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Life out here — A viewpoint by Bret Kofford: Senior discount my (bad) eye

June 13, 2001

The young woman at Jack in the Box tells me the price of my meal and I squint up at the price list through my mod new prescription shades, the ones I got a couple months ago not because of age but because of all the years of reading on computers.

"I think you didn't charge me enough," I say to the clerk.

There are many things I should be that I am not, but I try to be honest, much like that honest president guy whose name I can't recall right now, which seems to be the case with many names lately.

He was a tall guy, wore a beard, I am thinking, and the next thing I know the young lady is saying something to me I can't quite make out. I don't hear as well I used to, but that's not a sign of age. It's a sign that I still rock, still listen to loud music, still believe tinnitus is better than jazz lite. That's right, I am still as red hot as a chili pepper, I am still raging against the machine, I may not be as slim as I used to be but I could be shady if I chose.

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"Pardon me," I say, leaning forward to the clerk with my good ear.

She speaks loudly enough for everyone in line to hear.

"I said I gave you the senior discount," she nearly shouts.

I am dumbfounded, lost for words, which has been happening more and more lately, although that has nothing to do with age. I've been tired a lot, that's all.

Gathering my composure, I ask the young woman. "Do you know how old I am? Take a guess."

"I don't want to," she says.

"OK, I'm 42. I am not a senior anything. How old did you think I was?" I ask.

"I don't want to answer that, please," she says.

"Well, I don't want your senior discount. Take it off my order," I say indignantly.

"OK," she says, "but it really saves you a lot of money, sir."

I quickly do the math in my head to calculate the savings, something I have gotten better at in recent years. I soon realize I will make a pretty penny off this deal. And the truth is I have been feeling the urge in recent months to invest in several pairs of sensible shoes.

"OK, I'll take it," I say.

Muttering to myself, I pay my reduced fee, limp to a table and squeeze into a booth to eat my sandwich.

I want to get up and tell the clerk I have just come from playing basketball, mostly with men half my age. Sure, I had a bad day, and I have had a bad two or three years, but I feel I'm on the verge of a comeback. The legs are not gone permanently, I am convinced. And the clerk should note that looks can be deceiving, that early male pattern baldness, early gray hair and early ear hair run in my family.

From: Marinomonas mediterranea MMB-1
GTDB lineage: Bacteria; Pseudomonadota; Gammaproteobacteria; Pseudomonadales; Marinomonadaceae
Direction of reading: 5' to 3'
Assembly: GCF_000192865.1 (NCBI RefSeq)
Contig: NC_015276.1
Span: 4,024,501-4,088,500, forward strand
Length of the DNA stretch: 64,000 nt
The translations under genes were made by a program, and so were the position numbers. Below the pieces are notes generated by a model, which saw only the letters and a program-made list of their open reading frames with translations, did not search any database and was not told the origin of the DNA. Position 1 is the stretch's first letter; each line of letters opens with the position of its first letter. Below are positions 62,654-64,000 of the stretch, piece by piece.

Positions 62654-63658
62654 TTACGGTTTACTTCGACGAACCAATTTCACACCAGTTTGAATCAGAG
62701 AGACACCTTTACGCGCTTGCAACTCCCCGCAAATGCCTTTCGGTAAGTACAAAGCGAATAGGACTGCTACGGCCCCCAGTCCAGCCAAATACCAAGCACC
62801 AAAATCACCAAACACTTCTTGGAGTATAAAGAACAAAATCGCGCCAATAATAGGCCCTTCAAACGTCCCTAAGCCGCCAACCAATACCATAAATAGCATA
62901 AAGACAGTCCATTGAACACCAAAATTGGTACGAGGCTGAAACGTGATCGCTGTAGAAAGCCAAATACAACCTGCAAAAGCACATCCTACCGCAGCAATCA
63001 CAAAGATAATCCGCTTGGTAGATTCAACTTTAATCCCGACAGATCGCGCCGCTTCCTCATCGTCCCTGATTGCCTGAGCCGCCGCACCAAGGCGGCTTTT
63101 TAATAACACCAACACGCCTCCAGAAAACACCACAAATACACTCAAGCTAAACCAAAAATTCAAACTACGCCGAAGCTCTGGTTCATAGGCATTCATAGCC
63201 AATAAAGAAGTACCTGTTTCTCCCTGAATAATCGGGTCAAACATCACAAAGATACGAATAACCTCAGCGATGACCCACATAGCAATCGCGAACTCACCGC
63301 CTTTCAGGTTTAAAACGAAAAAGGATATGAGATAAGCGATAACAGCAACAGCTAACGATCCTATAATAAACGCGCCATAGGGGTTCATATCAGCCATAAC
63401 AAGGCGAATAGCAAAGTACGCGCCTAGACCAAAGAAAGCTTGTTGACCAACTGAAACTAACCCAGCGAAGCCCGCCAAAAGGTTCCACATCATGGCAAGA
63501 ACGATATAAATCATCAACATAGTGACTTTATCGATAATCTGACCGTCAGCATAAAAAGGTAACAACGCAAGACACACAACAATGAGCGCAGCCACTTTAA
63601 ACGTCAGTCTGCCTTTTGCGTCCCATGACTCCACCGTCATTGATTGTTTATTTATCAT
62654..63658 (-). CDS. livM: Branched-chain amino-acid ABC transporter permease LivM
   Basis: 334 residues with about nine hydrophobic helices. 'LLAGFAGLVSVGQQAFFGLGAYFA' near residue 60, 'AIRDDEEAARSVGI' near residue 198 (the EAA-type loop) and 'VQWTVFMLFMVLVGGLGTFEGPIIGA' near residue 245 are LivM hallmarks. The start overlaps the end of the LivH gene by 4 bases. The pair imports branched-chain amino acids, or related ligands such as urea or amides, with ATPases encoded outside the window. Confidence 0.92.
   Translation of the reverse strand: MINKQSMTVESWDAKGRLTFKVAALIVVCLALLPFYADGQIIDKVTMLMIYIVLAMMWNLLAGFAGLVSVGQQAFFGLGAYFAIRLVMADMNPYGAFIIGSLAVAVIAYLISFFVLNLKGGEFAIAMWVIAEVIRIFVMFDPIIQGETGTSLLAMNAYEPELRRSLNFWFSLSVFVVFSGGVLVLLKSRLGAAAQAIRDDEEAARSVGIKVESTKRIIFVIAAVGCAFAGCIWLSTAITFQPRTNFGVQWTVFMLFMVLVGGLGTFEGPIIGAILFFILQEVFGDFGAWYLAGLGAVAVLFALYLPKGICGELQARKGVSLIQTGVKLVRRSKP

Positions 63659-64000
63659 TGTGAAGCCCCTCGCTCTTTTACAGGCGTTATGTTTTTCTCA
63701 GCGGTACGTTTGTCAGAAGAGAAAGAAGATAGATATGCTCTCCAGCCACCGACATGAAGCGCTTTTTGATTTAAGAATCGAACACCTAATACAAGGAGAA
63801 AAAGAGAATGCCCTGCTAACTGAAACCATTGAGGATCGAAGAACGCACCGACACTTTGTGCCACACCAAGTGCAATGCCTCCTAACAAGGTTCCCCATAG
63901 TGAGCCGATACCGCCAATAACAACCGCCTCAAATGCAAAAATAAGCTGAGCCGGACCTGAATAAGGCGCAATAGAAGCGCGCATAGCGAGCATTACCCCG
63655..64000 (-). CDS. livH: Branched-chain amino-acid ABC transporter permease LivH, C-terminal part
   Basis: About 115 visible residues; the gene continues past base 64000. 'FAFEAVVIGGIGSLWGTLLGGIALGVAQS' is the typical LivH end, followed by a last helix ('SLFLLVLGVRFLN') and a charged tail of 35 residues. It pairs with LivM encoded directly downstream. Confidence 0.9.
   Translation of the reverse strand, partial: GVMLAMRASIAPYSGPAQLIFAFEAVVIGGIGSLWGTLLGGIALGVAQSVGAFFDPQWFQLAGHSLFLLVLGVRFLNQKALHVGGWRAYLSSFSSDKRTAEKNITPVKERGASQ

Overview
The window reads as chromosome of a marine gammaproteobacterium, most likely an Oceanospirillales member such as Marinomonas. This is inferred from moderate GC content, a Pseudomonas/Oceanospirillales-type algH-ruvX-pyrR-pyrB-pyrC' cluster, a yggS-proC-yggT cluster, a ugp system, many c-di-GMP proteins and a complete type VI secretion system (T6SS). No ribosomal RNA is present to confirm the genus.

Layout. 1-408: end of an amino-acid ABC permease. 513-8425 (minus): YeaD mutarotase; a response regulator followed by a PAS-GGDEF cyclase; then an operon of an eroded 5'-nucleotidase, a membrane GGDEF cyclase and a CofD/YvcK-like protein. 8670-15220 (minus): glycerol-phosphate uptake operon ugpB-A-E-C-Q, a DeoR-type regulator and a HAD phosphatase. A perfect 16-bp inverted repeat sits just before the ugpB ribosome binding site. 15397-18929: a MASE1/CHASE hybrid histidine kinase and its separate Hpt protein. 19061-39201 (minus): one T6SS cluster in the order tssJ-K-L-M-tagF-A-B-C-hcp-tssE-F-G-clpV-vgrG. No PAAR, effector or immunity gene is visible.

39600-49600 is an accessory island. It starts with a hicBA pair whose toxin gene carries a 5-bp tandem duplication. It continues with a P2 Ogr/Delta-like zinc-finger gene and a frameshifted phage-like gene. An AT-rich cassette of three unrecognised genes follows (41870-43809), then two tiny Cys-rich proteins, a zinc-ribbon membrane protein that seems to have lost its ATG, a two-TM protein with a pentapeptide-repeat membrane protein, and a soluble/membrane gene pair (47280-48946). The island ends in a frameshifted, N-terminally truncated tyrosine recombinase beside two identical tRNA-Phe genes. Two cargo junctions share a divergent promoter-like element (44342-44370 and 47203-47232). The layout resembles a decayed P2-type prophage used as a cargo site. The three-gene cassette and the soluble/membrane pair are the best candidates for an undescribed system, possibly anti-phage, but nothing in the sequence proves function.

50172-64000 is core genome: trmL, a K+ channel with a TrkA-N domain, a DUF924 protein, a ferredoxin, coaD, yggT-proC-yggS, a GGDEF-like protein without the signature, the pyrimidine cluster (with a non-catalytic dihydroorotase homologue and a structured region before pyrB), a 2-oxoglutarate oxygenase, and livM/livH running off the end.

I thought it was funny when the relatively young girlfriend of one of my brothers was mistaken for his daughter. I thought it was hilarious when someone just a few years older than I am was mistaken for my dad … twice. Those were funny because all good humor is based in truth, and the truth is those dudes look old.

There is nothing funny about my situation because I could never be mistaken for a senior citizen. I look young. My face and attitude are cherubic. The only reason I limp on an arthritic knee is surgery resulting from my continuing athletic pursuits. The wrinkles around the eyes are a sign of years in the sun, not age. The roll around the waist has been there since I first could toddle to the cookie package.

Upon my return to the office, I tell some of the younger men there of the horrible mistake in Jack's place. I expect communal shock at the mistake. I get derision.

Feeling crotchety, even curmudgeonly, I tell two of the younger men, Richard Montenegro and George Avila, if they think it's so funny we can go outside and I'll show them who is the old man. I thank God that neither takes me up on it because I really don't want to fight anyone anymore, not even the Pomeranians next door. I am even less inclined to tangle with anyone bigger and younger, which both these guys are. That is not a sign of timidity of an aging man. It is a sign of wisdom arriving early.

When I pick up my son and tell him of the terrible mistake at Jack's, he is delighted. He tells me the truth is I really am getting old. Consider, though, this comes from a kid who reminisces about the good old days "when Snapple was popular."

I tell him he should remember I come from the good old days when parents went to the back yard and got switches off the tree for the rear ends of disrespectful 13-year-olds.

Apparently knowing nowadays I get cranky if I don't have my nap, he takes another tack, telling me my mistake may have been ordering the chicken filet sandwich.

"Maybe they thought you were an old guy who eats healthy food, so you look really good for a senior citizen," he says.

I am proud of the boy for his quick and clever thinking. As a hip young parent, I want to compliment him for his adroitness.

Now if I could only remember his name.

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